Jean L. Hill, PhD, completed her BA in psychology at Douglass College, Rutgers University in 1983. She went on to study community psychology at DePaul University and completed her PhD in 1990. She is currently associate professor of psychology at New Mexico Highlands University in Las Vegas, N.M. She is very involved in community-level prevention work, and hopes to continue and expand upon the project that her Psi Chi Faculty Advisor Grant supported.
Assessing Individual Differences in Object Recognition and Nonverbal Intelligence Tasks
Christopher Koch, PhD [WEST]
George Fox University
Nonverbal intelligence is important for assessing students with speech deficits, ESL, etc. Unfortunately, nonverbal intelligence tests are often correlated with verbal ability. In the first study, 20 participants were administered the Brief Leiter-R and TONI-3 (nonverbal intelligence tests) and the verbal component of the WAIS. The TONI-3 and verbal WAIS were correlated, r(18) = .55, p < .02. The Leiter-R was not correlated with either the TONI-3 or verbal WAIS. A second study examines the role of intelligence in object recognition. Fifteen participants were administered the Brief Leiter-R, TONI-3, verbal WAIS, and object recognition task. The object recognition task consisted of three conditions: vertices deleted, midsegments deleted, randomly deleted. Results show that objects without vertices were more difficult to recognize than objects with missing midsegments or random deletion. However, no differences were found between conditions when controlling for either nonverbal or verbal intelligence. Although both studies require a larger sample, the results suggest that the Leiter-R assesses nonverbal intelligence without verbal ability and that nonverbal and verbal intelligence influences object recognition.
Christopher Koch, PhD, received his undergraduate degree from the Pennsylvania State University, and his MS and PhD in cognitive - experimental psychology from the University of Georgia. Dr. Koch has been active in Psi Chi, serving as chapter treasurer at Penn State and chapter president at UGA. He also served a one-year term as the APS Student Caucus Psi Chi Liaison while at UGA. Upon joining the faculty at George Fox University in 1993 he installed a new Psi Chi chapter at George Fox and has served as the faculty advisor for both Psi Chi and the Psychology Club since 1994.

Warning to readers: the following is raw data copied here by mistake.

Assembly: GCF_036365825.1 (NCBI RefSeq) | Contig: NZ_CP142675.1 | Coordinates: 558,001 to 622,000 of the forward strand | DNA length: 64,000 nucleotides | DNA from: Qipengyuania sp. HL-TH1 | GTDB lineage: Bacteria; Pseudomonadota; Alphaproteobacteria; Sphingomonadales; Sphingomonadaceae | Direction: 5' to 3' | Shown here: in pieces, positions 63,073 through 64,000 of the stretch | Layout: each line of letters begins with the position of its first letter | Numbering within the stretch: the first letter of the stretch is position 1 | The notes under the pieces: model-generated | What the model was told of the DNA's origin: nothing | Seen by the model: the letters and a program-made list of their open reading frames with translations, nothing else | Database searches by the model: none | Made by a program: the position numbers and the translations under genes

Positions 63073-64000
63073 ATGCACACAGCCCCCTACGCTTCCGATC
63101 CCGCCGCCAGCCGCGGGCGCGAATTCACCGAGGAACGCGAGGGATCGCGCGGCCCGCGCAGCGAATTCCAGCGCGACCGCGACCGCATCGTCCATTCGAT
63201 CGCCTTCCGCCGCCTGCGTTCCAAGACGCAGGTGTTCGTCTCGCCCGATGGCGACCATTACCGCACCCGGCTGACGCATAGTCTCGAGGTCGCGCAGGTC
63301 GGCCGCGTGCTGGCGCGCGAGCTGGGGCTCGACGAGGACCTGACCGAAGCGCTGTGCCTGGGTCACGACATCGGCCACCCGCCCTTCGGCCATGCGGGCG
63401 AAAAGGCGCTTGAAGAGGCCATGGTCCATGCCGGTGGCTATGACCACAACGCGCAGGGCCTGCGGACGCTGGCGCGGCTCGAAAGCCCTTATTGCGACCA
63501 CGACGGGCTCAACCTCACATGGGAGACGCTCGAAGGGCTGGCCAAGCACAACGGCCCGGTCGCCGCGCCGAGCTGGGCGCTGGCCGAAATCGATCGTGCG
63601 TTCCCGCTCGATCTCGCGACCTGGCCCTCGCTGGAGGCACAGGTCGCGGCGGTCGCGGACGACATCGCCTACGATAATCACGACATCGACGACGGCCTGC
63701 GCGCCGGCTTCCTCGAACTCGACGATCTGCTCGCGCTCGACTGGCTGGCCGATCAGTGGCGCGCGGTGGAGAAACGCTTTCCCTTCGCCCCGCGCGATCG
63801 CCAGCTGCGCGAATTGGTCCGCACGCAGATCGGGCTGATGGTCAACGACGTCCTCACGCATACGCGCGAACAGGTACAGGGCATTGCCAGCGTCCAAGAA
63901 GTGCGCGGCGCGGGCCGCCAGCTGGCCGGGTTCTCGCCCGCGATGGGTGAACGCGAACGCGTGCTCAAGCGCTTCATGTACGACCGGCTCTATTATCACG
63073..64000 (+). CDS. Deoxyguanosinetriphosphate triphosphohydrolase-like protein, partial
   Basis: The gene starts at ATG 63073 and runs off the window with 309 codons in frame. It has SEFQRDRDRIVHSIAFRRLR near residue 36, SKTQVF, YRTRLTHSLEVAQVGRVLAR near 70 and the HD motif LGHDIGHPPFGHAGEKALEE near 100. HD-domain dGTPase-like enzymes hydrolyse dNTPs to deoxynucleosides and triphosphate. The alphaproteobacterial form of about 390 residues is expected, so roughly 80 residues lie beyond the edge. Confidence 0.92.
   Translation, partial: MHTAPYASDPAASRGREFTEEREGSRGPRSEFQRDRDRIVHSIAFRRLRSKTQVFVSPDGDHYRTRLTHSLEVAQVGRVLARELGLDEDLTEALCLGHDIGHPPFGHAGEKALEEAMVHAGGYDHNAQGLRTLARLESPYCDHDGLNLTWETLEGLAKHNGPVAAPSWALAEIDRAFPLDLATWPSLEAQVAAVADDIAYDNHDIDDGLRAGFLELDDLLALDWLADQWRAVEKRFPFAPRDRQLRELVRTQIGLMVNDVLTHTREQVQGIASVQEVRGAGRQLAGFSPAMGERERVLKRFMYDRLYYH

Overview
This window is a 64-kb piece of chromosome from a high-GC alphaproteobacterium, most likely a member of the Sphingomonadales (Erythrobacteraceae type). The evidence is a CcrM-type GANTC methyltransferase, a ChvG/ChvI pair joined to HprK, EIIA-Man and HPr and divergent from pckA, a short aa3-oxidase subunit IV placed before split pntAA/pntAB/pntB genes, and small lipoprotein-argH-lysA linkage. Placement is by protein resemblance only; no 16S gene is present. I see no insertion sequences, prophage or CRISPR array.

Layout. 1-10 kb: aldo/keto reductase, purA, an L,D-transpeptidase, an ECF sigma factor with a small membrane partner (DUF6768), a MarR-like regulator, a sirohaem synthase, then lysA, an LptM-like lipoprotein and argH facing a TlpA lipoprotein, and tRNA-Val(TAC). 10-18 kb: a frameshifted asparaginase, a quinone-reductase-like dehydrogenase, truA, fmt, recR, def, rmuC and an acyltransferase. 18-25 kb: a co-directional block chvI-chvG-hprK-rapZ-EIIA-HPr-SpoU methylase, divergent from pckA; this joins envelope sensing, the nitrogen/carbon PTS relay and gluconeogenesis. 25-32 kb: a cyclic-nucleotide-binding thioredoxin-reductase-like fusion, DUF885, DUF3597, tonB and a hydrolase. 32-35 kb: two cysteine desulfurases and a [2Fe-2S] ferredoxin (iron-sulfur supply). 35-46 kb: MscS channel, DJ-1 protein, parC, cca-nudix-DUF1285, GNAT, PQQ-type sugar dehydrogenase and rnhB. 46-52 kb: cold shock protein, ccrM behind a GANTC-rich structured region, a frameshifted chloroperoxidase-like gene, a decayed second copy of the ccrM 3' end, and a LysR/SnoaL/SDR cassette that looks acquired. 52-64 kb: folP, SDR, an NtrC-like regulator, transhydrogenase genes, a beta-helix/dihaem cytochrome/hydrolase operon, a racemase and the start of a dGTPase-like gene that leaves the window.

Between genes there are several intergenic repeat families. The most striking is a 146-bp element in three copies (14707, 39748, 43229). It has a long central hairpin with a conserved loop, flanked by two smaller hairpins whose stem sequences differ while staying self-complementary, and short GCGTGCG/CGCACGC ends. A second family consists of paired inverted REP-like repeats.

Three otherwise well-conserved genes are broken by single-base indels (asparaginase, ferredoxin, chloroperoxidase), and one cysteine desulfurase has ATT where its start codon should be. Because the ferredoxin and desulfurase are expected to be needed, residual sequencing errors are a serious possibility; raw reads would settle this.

Dr. Koch is committed to undergraduate research. In 1995 he organized the first George Fox University Social Science Conference. The conference has been an annual event since 1997 and attracts students from schools in Oregon, Washington, and Idaho. In order to provide a publication outlet for abstracts of research presented by students at regional and local conferences, Dr. Koch developed the online Journal of Undergraduate Research in Psychology. Students can publish abstracts of their conference presentations in JURP. Students who win research awards at conferences can also have their entire paper published in JURP. Dr. Koch has also served as a councilor for the Psychology Division of the Council for Undergraduate Research.
His primary research interests deal with attention and object recognition. Specifically, he is interested in understanding the time course of attentional processing associated with the Stroop task and for recognizing fragmented or occluded objects. Individual differences associated with these processes are also studied. The research conducted as part of this grant focuses on cognitive abilities associated with object recognition. Secondary research interests include performance and teaching/learning strategies.
Educational Orientation and Thinking Styles: Are There Racial Differences and/or Similarities?
Anthony Perry, PhD [SOUTHEAST]
North Carolina A&T University